Donor-specific HLA antibody (DSA)-mediated graft injury is the major cause of kidney loss. Among DSA characteristics, graft homing has been suggested as an indicator of severe tissue damage. We analyzed the role of de novo DSA (dnDSA) graft homing on kidney transplantation outcome. Graft biopsy specimens and parallel sera from 48 nonsensitized pediatric kidney recipients were analyzed. Serum samples and eluates from graft biopsy specimens were tested for the presence of dnDSAs with flow bead technology. Intragraft dnDSAs (gDSAs) were never detected in the absence of serum dnDSAs (sDSAs), whereas in the presence of sDSAs, gDSAs were demonstrated in 72% of biopsy specimens. A significantly higher homing capability was expressed by class II sDSAs endowed with high mean fluorescence intensity and C3d- and/or C1q-fixing properties. In patients with available sequential biopsy specimens, we detected gDSAs before the appearance of antibody-mediated rejection. In sDSA-positive patients, gDSA positivity did not allow stratification for antibody-mediated graft lesions and graft loss. However, a consistent detection of skewed unique DSA specificities was observed over time within the graft, likely responsible for the damage. Our results indicate that gDSAs could represent an instrumental tool to identify, among sDSAs, clinically relevant antibody specificities requiring monitoring and possibly guiding patient management.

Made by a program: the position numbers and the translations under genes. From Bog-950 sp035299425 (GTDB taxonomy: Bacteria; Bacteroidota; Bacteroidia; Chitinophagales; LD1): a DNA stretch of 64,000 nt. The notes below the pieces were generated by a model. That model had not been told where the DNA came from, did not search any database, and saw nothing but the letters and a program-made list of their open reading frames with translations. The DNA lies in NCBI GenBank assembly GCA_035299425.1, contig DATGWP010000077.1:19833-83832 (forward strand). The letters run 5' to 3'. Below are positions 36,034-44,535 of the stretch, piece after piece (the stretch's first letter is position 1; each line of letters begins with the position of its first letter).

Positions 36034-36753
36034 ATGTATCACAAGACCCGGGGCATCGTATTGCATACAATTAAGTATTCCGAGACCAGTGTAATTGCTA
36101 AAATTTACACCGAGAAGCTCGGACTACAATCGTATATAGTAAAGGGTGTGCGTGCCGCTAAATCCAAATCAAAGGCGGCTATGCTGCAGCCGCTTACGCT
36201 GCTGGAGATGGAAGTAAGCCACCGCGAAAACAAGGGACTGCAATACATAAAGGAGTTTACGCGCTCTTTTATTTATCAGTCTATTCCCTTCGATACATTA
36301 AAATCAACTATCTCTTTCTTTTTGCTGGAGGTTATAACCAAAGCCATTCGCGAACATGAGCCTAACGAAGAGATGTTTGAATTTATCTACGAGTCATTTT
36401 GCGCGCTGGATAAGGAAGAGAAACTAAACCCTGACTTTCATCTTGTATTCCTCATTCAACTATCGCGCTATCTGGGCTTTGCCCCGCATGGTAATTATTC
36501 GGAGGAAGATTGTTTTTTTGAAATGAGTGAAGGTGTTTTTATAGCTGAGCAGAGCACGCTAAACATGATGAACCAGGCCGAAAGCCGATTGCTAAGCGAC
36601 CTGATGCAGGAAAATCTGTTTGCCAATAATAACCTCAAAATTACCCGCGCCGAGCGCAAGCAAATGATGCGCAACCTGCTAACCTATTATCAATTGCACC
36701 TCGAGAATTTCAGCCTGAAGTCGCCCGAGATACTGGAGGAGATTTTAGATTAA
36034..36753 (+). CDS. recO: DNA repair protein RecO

- Clinical research/practice
- Kidney transplantation/nephrology
- Monitoring: immune
- Rejection: antibody-mediated (ABMR)
ASJC Scopus subject areas
- Immunology and Allergy
- Pharmacology (medical)